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Thursday, December 11, 2008

Diseases of affluence, Possible causes of the diseases of affluence

Diseases of affluence are those diseases which are thought to be a result of increasing wealth in a society, in contrast to diseases of poverty which result from impoverishment.


Examples of diseases of affluence include: type 2 diabetes, coronary heart disease, cerebrovascular disease, peripheral vascular disease, obesity, certain forms of cancer, asthma, alcoholism, depression, allergies, as well as a major range of other psychiatric illnesses.

These diseases are categorized as non-communicable diseases, whereas the diseases of poverty tend to be largely communicable either through infection, inadequate safety or environmental health regulations, or poor hygiene.

Diseases of affluence are predicted to become more prevalent as starvation and diseases of poverty decline, and as longevity increases. From a sociological perspective, there is a failure among policy makers to recognize that development could be experienced as self-defeating if it means exchanging one set of diseases for another.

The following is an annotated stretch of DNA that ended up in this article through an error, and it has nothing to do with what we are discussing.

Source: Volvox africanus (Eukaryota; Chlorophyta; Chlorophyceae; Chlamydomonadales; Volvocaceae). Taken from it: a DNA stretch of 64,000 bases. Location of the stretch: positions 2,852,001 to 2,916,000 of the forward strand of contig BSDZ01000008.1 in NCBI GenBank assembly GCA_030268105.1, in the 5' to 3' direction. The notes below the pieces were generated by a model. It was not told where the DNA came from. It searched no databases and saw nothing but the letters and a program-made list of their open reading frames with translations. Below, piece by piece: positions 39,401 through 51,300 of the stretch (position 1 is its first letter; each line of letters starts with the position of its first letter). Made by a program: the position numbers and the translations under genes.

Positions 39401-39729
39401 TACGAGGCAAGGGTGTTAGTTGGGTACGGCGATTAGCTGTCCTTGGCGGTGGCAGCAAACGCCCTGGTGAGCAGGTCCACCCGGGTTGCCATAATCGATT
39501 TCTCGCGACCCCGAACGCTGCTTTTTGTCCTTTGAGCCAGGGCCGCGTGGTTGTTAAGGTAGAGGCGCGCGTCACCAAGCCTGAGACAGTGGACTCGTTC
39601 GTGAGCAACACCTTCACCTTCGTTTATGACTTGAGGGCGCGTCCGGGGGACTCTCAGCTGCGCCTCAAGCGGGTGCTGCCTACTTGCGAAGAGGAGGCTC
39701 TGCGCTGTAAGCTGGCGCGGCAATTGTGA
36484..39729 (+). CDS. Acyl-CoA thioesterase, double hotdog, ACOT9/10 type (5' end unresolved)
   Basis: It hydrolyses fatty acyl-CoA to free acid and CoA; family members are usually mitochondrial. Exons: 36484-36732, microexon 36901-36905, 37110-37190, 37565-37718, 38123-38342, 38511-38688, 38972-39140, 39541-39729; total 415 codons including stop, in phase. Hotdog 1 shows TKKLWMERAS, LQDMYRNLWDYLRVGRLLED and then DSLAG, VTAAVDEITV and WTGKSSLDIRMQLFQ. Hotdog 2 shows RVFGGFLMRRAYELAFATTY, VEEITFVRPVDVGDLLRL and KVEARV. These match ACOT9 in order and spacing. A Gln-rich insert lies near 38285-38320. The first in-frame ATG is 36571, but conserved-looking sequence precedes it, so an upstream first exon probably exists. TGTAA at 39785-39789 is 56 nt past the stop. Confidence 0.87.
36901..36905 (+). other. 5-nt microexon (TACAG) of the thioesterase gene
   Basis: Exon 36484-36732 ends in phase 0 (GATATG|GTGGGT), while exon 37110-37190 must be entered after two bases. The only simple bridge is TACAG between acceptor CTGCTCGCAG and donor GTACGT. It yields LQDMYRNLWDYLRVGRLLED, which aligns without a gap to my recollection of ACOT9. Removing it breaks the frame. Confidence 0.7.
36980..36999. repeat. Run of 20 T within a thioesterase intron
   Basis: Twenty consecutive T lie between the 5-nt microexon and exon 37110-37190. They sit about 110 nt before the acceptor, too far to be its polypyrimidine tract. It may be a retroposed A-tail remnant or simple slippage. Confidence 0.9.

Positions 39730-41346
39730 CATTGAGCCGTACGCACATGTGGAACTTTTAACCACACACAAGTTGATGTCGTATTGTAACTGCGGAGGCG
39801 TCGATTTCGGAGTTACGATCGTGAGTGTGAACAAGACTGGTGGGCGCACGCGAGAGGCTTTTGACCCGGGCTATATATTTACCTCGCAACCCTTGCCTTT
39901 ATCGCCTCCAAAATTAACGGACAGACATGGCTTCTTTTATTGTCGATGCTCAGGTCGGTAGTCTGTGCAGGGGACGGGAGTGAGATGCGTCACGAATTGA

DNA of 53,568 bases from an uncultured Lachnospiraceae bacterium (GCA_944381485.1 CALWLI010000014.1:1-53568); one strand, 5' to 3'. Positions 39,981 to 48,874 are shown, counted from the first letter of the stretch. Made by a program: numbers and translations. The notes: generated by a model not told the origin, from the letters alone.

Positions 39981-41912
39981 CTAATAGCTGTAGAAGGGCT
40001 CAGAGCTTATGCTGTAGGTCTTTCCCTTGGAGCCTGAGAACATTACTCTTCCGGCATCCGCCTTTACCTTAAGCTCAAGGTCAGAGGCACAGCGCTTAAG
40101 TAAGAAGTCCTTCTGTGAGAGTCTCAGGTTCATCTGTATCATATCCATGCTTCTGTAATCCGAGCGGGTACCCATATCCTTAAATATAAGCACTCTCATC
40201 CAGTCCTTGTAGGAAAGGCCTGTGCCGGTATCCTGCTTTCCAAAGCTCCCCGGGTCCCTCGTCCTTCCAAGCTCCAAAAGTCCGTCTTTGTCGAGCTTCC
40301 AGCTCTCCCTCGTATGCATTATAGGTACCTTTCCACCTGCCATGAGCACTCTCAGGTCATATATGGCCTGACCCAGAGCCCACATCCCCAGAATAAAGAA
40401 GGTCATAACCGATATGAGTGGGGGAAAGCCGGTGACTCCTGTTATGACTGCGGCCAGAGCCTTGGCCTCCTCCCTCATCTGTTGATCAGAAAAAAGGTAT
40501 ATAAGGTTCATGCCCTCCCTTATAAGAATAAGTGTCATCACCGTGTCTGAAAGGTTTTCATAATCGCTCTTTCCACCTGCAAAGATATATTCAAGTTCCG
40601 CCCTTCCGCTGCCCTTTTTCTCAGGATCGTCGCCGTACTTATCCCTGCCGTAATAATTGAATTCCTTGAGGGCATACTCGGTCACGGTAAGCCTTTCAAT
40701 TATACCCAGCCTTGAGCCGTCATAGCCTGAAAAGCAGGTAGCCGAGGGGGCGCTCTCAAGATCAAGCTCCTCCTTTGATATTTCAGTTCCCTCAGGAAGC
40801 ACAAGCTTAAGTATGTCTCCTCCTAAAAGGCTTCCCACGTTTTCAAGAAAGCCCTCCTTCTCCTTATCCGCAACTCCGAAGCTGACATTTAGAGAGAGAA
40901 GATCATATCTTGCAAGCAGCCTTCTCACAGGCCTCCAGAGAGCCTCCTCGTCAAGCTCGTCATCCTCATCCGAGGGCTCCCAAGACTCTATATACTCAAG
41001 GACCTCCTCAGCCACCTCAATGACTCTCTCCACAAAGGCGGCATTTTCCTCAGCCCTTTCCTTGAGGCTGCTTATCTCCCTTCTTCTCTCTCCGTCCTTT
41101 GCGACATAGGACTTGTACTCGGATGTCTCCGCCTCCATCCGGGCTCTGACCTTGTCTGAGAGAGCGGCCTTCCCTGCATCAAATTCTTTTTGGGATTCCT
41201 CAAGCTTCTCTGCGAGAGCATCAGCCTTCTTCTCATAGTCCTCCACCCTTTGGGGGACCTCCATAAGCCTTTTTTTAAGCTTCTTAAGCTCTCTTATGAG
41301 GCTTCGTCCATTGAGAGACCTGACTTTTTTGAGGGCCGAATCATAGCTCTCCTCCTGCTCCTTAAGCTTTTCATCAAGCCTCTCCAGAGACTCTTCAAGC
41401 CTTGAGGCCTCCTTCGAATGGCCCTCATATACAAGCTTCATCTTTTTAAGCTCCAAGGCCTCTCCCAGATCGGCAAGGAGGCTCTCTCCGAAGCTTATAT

Possible causes of the diseases of affluence

Factors associated with the increase of these illnesses appear to be, paradoxically, things which many people would regard as improvements in their lives. They include:

* Less strenuous physical exercise, often through increased use of a car
* Easy accessibility in society to large amounts of low-cost food (relative to the much-lower caloric food availability in a subsistence economy)
o More food generally, with much less physical exertion expended to obtain a moderate amount of food
o More high fat and high sugar foods in the diet are common in the affluent developed economies of the late-twentieth century
o More foods which are processed, cooked, and commercially provided (rather than seasonal, fresh foods prepared locally at time of eating)
* Increased leisure time
* Prolonged periods of inactivity
* Greater use of alcohol and tobacco
* Longer life-spans
o Reduced exposure to infectious agents throughout life

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